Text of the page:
• tombergie01

Friendships and Relationships Are What Racing is Truly About


A group of street stock drivers take a look at the engine of Ryan Satter's #67 car at Viking Speedway earlier this year.

I’m not a great friend maker as a pretty introverted guy. I have a lot of people I’d consider friends in general but very few close ones. I’m not great at getting to know people and am very reluctant to let people really get to know me.


So when I started the RaceChaser blog a few years ago, I figured I’d interview a few drivers a year and that would be the extent of those interactions. Little did I know I’d meet some cool people and make new friends. In fact, I’ve met a couple of people I’d consider pretty close friends (I won;t embarrass them and mention them by name, ha). I never expected anything like that to come out of the blog in a million years but what a blessing it’s been.


Racing on the track is fun and I love a good, hard, competitive race to the finish. But in the big picture, the friendships and relationships you develop are what really matter. And last.


Think about the friendships a guy like Tom Corcoran of East Grand Forks has built for example. He's raced 51 years and raced at a lot of tracks in the region. I'd think those friendships probably mean as much to him as any feature win.


The perception of race drivers and fans to the average folks is they are beer-drinking, cigarette smoking people who are a bunch rednecks. I know there are a few of those out there — a trip to any pit area or grandstand and you’ll see a few, but most are good, honest people who just enjoy their hobby. And some are really good friends. Keep in mind, racers come from many types of careers — engineers, mechanics, farmers, truckers, sales people, teachers, construction, business owners, chiropractors, crop dusters, you name it.


Here’s a current example: Several of the Wissota Street Stock drivers in western MN are good friends off the track. A lot of times you see them pitting together at tracks like I-94 and Viking and Sheyenne, and often helping each other when one has a mechanical issue which is the picture above around Ryan Satter’s #67 machine.


Street stock driver Eric Riley of Morris got married to his wife Shanda in Oct. 2019. Three of his groomsmen were fellow street stock competitors — Kyle Dykhoff, Ryan Satter and Justin Vogel. Keep in mind, on the track, these drivers (And the others in the street stock group) race each other hard — there is no backing down on the track — but they race clean. You don’t see destroyed equipment from those folks after a hard-fought race.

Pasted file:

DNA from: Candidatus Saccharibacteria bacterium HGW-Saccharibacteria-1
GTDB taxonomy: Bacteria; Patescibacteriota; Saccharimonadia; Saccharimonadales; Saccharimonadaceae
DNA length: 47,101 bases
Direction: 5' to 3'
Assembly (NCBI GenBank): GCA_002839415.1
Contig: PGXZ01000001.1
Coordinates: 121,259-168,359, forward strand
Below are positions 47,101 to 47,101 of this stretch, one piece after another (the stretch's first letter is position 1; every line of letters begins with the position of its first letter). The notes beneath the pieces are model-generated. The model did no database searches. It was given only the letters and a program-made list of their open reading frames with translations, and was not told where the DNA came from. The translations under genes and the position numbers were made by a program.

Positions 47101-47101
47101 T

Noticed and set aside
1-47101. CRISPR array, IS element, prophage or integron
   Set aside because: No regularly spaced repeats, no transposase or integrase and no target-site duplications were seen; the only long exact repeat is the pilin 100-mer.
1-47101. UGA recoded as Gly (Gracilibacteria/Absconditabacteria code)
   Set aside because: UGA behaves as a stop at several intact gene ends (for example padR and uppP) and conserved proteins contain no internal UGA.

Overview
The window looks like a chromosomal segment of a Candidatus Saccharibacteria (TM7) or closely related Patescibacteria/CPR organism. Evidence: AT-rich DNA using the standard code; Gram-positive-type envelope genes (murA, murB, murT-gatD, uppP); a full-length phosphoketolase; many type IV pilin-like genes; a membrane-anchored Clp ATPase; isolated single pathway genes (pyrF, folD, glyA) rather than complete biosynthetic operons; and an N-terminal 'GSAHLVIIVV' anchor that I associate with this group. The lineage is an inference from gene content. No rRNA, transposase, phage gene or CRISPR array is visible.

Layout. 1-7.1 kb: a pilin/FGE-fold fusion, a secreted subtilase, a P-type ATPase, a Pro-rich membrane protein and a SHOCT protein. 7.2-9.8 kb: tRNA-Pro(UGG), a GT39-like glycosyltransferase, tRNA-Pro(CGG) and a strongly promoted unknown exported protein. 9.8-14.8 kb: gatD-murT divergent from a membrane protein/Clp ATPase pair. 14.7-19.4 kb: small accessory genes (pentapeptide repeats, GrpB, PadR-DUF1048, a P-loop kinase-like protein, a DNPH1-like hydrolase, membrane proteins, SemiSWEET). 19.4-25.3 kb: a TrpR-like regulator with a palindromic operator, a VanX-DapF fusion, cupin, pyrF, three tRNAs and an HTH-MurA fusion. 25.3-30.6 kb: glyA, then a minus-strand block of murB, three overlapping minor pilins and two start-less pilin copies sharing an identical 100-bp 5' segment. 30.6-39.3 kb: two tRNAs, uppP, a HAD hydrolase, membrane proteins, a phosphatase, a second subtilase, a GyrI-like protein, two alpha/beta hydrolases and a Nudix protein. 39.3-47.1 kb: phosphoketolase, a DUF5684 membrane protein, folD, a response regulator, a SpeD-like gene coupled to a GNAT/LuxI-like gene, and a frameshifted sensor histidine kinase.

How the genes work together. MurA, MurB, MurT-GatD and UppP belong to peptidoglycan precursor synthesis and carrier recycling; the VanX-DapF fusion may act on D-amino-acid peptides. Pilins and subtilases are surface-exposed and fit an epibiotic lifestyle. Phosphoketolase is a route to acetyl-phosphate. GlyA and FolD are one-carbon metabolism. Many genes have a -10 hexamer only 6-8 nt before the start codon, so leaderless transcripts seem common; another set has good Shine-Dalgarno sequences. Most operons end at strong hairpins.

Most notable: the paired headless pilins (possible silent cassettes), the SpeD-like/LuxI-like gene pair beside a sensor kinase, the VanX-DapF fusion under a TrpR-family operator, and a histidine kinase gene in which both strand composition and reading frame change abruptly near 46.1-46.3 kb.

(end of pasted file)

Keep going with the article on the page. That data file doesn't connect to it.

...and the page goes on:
One of the reasons I liked the Steffes Street Stock tour is the camaraderie off the track. You saw drivers and their spouses/significant others hanging out away from the tracks. There was one cool go-kart pic from Watertown, S.D., in fact of the drivers and their spouses/significant others all spending time together. You see, while the racing on the track is important to people, the relationships and friendships built off the track are what truly matter.


I’d consider several of those street stock drivers my friends, too. I can’t list them all because I’d forget one. I’ve made friends with drivers in other classes, too, like Cole Schill, Reise Stenberg, Neil Walton, Corcoran, to name a few . And you see many drivers have long-time friends in the pit area.


Here’s an older example: For instance, my dad and Clarence Washburn of Hector were friends since the 1970s. In fact, my dad told me he bought a car from Clarence in the 1970s. When my dad made a very brief comeback in 1987, we used Clarence’s open trailer (he had the very familiar bus his family traveled in for years by then). My dad passed away three years ago but I think he’d get a kick out of Clarence still having fun in a late model at 77 years old.


Clarence, by the way, loves being at the track and likes the people he races against, which is what keeps him out there at a time many have long since called it quits.


Other stories have come that drivers and fans have met their future spouses through racing. For example, McKenzie Gerdes and Ryan Mikkelson, two drivers, met through racing -- and they will be getting married this Saturday. Congrats to both. There are numerous other examples I'm sure.


Then there's the family aspect and those relationships: I can't tell you how many father/child race teams that are out there where both the dad and child race. For examples, I think of Todd and Jarrett Carter of Lisbon; Ron Saurer and his sons Trevor and Travis; Joey Pederson and his children Kelsi and Tucker; late model drivers Kevin and Erik Robertson; Scott Jacobson and his children Kelly and Andrea; late model drivers Greg and Casey Meyer; mod drivers Corky and Joe Thomas among many others.


I’m not sure what totally inspired the blog honestly. Maybe I’ve gotten sentimental or soft. But I get a lot of windshield time driving to and from races (including the 350-mile trip to Deer Creek), and it gives a person A LOT of time to reflect and thinking.


I’m thankful for what the RaceChaser blog has done for me socially and friend wise. And the friendships are really what it’s all about.



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